Dear Education Minister Fadhlina Sidek,

I am Jeyaseelan Anthony from a secondary school in Rawang, Selangor. I have been a teacher since 1986 with various curricula, and have taught different levels (primary to high school) at public and private institutions.

I have gone through certificate, diploma, degree and master’s courses in teaching Mathematics.

Above all, I have a great passion for teaching and have a fair share of students and administrators’ admiration of my teaching ability and dedication.

I am very saddened to see the students’ lack of basic knowledge and motivation to learn especially in the past few years. It is not only for a particular subject but for all subjects.

Ask any honest teacher in a school, especially a secondary teacher and you might get a true picture of students’ actual level of knowledge needed and their keenness to improve themselves academically.

I am confident almost all of them would agree with me about the bad-for-future situation. As for Mathematics, an average Form 5 student will struggle to answer a Year 4 primary school question. A good student in Form 5 will struggle to answer a Form 1 question. I have seen this before but not to this extent.

There are hundreds of students in a school who have reached Form 5 with inadequate basic knowledge of their respective subjects. Don’t be surprised if a centralised exam is given to the Form 5 students now, with honesty and integrity, 60 percent of them will get 20 to 30 percent marks, especially in Mathematics.

Those who are in high offices and the public would straight away point fingers at the teachers for not doing their job well. I totally disagree with this notion as the majority of teachers are dedicated and the rest do their job satisfactorily. Otherwise, they are goners in this field.

In my strong opinion, there are three main factors why the situation in schools is this bad now.

The no-exam mentality has affected the learning eagerness of students. Though we have a class-based evaluation throughout the year, the students, parents and even some teachers have taken it very lightly to enhance learning. Some idealists say that learning should be fun and not stressful, so centralised exams, such as UPSR and PMR/PT3, should not be held. To those idealists, please visit the schools and seek the truth yourselves. Don’t we know that significant stress brings out the best in us? If the no-exam policy works, never mind, please go ahead. But after seeing the situation in school, I am sure it will be a disaster for the students and for the nation.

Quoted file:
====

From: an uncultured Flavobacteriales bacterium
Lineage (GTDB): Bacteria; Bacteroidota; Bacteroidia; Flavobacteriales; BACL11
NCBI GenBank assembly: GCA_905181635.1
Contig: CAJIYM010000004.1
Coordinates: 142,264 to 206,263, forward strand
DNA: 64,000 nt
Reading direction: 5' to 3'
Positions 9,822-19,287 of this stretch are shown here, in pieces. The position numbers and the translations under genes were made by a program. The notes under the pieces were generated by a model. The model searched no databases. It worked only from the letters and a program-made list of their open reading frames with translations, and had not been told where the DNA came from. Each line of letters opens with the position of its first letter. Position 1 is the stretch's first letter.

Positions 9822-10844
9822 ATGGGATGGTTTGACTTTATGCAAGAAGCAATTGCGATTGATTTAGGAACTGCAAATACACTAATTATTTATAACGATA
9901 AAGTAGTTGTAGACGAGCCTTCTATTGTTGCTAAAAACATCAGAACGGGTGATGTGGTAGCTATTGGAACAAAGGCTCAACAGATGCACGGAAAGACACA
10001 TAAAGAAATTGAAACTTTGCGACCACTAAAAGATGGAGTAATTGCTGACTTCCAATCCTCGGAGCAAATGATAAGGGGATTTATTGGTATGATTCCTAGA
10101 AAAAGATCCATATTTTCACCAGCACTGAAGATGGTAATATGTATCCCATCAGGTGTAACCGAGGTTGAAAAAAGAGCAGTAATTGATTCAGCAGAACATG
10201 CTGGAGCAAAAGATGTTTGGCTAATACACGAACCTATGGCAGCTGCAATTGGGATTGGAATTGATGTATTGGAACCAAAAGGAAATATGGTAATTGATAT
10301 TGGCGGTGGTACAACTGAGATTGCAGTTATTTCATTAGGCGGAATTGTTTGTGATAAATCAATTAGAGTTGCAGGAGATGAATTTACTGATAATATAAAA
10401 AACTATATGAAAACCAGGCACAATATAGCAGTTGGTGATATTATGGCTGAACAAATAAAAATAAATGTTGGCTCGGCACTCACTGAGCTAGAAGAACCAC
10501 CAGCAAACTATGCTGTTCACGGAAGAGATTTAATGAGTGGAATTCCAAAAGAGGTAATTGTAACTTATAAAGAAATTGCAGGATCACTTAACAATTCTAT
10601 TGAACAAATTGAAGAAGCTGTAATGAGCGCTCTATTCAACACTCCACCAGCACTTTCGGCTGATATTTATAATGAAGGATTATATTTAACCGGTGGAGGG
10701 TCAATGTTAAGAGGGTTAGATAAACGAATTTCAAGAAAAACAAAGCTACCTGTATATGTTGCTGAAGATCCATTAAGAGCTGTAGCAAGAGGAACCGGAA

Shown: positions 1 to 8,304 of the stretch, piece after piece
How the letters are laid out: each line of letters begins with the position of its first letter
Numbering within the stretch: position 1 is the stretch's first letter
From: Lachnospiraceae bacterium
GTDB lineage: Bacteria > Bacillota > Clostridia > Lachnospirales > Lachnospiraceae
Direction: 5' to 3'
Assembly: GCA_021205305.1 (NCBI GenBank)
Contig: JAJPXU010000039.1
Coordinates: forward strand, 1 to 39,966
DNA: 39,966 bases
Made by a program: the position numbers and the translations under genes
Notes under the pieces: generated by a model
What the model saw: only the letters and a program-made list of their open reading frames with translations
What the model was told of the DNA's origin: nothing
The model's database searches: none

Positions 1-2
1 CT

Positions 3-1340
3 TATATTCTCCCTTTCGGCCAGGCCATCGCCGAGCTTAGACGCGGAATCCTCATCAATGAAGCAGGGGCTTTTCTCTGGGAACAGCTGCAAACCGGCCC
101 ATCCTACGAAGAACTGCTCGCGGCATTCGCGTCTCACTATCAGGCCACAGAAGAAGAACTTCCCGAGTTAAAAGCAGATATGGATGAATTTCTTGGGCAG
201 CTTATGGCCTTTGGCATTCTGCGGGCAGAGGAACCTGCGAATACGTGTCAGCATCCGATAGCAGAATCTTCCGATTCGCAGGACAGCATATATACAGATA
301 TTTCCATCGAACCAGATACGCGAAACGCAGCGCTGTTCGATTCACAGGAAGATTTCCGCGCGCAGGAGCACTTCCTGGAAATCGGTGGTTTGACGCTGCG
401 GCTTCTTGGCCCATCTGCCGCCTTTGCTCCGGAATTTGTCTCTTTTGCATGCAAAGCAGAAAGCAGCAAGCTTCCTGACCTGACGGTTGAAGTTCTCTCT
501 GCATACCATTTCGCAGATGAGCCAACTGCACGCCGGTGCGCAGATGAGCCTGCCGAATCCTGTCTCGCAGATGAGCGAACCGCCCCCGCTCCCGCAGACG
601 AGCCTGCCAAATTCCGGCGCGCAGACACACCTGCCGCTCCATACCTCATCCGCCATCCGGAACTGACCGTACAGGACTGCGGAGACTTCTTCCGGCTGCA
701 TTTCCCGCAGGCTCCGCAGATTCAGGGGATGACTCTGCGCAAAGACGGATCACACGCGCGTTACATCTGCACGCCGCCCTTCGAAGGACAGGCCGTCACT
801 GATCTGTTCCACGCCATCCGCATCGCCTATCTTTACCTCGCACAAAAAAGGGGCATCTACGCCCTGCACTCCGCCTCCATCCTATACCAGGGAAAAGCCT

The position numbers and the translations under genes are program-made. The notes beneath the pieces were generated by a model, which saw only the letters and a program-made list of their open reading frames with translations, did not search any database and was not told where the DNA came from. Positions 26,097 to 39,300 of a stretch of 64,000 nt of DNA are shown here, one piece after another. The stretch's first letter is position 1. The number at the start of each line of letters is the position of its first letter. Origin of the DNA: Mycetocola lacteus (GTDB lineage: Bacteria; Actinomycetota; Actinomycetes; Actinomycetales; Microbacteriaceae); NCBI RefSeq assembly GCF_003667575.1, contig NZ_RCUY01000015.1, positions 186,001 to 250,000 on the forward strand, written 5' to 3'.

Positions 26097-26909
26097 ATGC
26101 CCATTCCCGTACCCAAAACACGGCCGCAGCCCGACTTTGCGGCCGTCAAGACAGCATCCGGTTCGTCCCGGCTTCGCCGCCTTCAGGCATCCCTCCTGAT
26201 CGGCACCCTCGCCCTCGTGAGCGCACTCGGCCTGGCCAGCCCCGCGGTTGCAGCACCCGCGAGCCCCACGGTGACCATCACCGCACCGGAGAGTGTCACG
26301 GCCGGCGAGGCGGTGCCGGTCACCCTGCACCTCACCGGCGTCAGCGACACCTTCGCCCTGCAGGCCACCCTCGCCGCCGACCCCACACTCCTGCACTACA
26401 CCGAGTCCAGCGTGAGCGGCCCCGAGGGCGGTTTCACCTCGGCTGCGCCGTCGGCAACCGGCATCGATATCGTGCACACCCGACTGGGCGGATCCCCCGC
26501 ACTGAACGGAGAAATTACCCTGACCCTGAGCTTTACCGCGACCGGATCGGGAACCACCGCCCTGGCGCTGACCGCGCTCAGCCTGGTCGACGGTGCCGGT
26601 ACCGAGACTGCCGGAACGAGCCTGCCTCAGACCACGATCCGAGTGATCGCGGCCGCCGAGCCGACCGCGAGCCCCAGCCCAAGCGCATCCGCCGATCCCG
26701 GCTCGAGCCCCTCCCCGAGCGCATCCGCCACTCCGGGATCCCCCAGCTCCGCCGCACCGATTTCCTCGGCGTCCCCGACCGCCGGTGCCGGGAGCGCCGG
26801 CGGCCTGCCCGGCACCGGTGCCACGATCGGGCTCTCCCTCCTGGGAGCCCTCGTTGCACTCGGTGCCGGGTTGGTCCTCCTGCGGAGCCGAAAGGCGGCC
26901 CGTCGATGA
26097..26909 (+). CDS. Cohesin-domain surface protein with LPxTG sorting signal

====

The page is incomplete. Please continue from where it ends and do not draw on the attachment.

The Covid-19 situation and the forced online classes were somewhat of a waste as far as learning is concerned. I personally evaluated all of my students with various levels after they came back to physical classes and got a shock. We teachers have discussed among ourselves if it is only our class students who had done this badly and were really surprised to see the similarity. They did not learn much, what a ‘waste’ of two years.

The revised syllabus is really too ideal and of a high standard for this cohort (no-exam and online class students). Imagine a student, who lacks basic knowledge of variables, needing to prove a formula. It is good to have a high-standard syllabus but the students are far from that level at least for the time being.

I have a few suggestions to improve these situations.

1. Bring back centralised exams. Or at least have school assessments in which students need to get a minimum level pass to go to the next level. For example, if a student can write a short decent paragraph of BM and English and also have basic Maths and Science knowledge in Form 1, only then can the student go to Form 2. It should the same for Form 2 to move on to Form 3. Otherwise, the students should be retained in the same form to get that minimum standard. This will significantly reduce the number of Form 5 students who don’t have basic knowledge but have spent five years in secondary school to fail all subjects in SPM.

2. There is an immediate need for a morale booster, either through programmes or any other ways to improve the motivation of students and teachers to learn and teach vigorously to upgrade themselves.

3. Place good and capable leaders in each unit of schools so that the planning and implementation can be done better rather than placing the leaders with other criteria.

The above article was written by Jeyaseelen Anthony.